Leonard Fournette to round out RB depth on the Dallas Cowboys?

(Photo by Sam Greenwood/Getty Images)
(Photo by Sam Greenwood/Getty Images) /

No, recently released RB Leonard Fournette would not be a useful addition to the Dallas Cowboys RB room

The Dallas Cowboys quite obviously don’t need a starting running back. Ezekiel Elliott is widely considered one of the best running backs in the game and after four seasons as a pro, he’s proven to be durable to boot.

So at face value it doesn’t make much sense that the Dallas Cowboys would be interested in a former bell cow, no matter how cheap he may come. But given the depth issues the Dallas Cowboys have beyond their top-2 RBs, some fans have been asking if Leonard Fournette makes sense from a depth perspective.

At 6-foot-0 228lbs. Fournette is one of the biggest backs in the NFL. That’s why some fans have been wondering if he’s a viable option as a short yardage back or even lead blocker. Again, at face value this is understandable. Converting short-yardage situations is arguably the most important skill a RB can have.

And after fullback Jamize Olawale opted out this season, there is an opening for FB1 on this 2020 Dallas Cowboys roster (a role that may go unfilled by a traditional FB). But it doesn’t take a very deep dive to see Fournette isn’t the answer to any of Dallas concerns. Here’s why…

Leonard Fournette is not the answer for the Dallas Cowboys

First, let’s look at the Dallas Cowboys perceived depth issue. This was a roadblock I ran into when I released the Dallas Cowboys mid-camp final roster projection. I only had Ezekiel Elliott and Tony Pollard making the team and used versatile tight ends to handle most of the fullback duties. You can imagine there were some strong fan reactions regarding only keeping two RBs instead of the traditional four.

What we need to keep in mind is Zeke is built like a truck and has never missed a game due to injury. We also need to remember Tony Pollard is expected to take a chunk of the workload this season. He’s not stealing plays from the passing game, he’s lightening the load for Zeke. Dallas doesn’t need a No. 3 option.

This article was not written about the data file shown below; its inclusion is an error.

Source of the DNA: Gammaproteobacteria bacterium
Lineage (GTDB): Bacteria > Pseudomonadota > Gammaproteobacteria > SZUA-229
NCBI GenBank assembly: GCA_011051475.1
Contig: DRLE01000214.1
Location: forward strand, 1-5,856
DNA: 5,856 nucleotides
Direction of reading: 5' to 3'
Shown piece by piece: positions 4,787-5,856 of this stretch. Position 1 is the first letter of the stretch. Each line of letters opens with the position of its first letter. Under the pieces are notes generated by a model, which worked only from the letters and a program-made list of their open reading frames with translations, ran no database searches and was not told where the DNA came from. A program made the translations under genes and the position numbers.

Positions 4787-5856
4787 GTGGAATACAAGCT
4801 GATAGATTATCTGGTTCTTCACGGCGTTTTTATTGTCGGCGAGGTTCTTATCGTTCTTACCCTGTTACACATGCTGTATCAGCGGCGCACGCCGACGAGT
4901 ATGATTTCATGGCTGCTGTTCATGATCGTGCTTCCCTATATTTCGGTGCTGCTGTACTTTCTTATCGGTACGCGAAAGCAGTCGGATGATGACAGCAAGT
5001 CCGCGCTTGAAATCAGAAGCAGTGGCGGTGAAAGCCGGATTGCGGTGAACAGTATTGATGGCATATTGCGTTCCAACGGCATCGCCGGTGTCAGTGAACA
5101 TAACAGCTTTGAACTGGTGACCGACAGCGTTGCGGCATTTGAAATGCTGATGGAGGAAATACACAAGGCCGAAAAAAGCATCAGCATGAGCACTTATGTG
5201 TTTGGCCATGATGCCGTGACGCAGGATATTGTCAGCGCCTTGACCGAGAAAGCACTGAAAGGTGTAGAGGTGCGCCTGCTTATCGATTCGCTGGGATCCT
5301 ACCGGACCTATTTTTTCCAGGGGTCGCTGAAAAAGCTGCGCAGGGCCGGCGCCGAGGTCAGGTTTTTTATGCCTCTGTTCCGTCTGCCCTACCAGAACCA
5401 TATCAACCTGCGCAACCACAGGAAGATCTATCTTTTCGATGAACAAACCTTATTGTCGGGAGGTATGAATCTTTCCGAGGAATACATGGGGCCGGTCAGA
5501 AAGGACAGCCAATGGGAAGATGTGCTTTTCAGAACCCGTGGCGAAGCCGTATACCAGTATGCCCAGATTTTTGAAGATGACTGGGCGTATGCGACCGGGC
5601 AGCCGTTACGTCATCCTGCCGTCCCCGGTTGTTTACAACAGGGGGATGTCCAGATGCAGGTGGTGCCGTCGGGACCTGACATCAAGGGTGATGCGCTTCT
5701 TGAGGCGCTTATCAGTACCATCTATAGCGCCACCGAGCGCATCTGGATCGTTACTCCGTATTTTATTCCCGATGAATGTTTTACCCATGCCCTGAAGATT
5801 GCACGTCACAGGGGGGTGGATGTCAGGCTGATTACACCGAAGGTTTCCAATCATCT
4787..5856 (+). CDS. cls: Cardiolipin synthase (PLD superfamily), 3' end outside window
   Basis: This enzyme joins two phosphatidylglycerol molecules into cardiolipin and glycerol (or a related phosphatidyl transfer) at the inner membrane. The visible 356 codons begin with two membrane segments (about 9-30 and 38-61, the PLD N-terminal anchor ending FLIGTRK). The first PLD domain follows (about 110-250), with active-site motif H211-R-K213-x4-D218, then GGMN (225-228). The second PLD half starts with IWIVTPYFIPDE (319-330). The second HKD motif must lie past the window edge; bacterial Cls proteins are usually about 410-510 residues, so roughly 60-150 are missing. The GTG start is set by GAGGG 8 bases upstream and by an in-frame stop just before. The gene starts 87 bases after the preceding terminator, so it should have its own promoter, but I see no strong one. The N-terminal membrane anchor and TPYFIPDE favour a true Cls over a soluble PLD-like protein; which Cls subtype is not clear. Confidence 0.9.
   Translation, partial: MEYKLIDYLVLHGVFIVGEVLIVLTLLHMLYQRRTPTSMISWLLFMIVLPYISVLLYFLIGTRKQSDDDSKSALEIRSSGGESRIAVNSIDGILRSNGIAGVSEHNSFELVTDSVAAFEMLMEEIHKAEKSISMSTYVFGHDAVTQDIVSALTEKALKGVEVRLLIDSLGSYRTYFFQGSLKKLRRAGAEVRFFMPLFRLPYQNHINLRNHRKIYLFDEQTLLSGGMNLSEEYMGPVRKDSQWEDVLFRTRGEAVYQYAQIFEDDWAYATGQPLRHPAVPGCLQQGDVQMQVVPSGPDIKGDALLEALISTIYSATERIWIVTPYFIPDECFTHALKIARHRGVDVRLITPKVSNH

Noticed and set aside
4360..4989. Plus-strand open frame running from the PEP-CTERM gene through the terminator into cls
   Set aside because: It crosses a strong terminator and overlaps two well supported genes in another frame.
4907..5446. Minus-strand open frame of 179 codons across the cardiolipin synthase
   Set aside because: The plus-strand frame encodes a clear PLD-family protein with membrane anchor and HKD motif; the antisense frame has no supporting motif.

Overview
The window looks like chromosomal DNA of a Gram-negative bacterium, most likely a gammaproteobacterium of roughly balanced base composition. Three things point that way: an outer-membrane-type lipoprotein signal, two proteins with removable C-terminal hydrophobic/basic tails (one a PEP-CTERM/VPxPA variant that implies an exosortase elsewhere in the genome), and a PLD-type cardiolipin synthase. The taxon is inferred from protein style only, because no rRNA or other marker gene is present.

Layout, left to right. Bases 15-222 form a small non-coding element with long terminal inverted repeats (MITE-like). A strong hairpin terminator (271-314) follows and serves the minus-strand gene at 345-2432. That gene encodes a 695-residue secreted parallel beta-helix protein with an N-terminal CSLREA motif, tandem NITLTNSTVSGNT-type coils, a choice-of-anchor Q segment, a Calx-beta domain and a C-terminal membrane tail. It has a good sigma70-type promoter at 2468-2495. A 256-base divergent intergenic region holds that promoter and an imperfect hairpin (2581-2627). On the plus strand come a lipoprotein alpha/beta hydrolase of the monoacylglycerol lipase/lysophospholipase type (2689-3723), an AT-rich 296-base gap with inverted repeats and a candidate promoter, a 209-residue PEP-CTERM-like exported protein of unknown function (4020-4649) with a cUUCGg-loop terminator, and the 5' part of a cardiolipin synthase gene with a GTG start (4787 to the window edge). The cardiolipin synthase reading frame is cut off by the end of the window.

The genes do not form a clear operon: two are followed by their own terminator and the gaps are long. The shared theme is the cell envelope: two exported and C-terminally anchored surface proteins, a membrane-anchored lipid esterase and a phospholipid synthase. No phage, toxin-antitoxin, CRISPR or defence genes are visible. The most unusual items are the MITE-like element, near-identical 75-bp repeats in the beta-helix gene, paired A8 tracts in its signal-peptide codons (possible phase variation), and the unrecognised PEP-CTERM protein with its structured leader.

Next is Zeke’s effectiveness in short-yardage. Over his career we’ve seen Zeke’s big play potential fall off a cliff but his short-yardage numbers remain some of the best in the league. Keep in mind, he’s been able to achieve this without even an ounce of deception under the Garrett regime. Zeke’s biggest value is converting short yardage. There’s no way I’m taking him off the field for that.

The next thing to consider is Fournette’s inability to gain yards after contact. Many would assume a guy his size would be a Derrick Henry type bulldozer after contact. “Many” would be wrong to assume that.

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Founette’s 2.7 yards after contact (Per Pro Football Focus) is one of the absolute worst in the NFL. It’s startling how ineffective he is after contact so it makes zero sense to replace someone like Zeke with him in high-contact situations.  This carries over into the lead-blocking portion of the argument. Yes, Fournette can level a guy in head-on situations, so the potential is certainly there to clear the way through the hole for Zeke and Pollard. But his yards after contact indicate he’s going to drop like a wet load of sand when he lays that first block.

Leonard Fournette doesn’t break tackles or elude tacklers. He can lay the wood but that doesn’t mean much if he can’t stay on his feet afterwards. His abilities don’t compliment Pollard or Zeke, and if anything, he would steal from them.

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The Dallas Cowboys have no use for Leonard Fournette. While Lenny needs a team that opens holes, Dallas isn’t the team. It’s fun to entertain the idea of various highly touted free agents but this one doesn’t make sense on any level.

  • Published on 09/01/2020 at 11:30 AM
  • Last updated at 09/01/2020 at 09:45 AM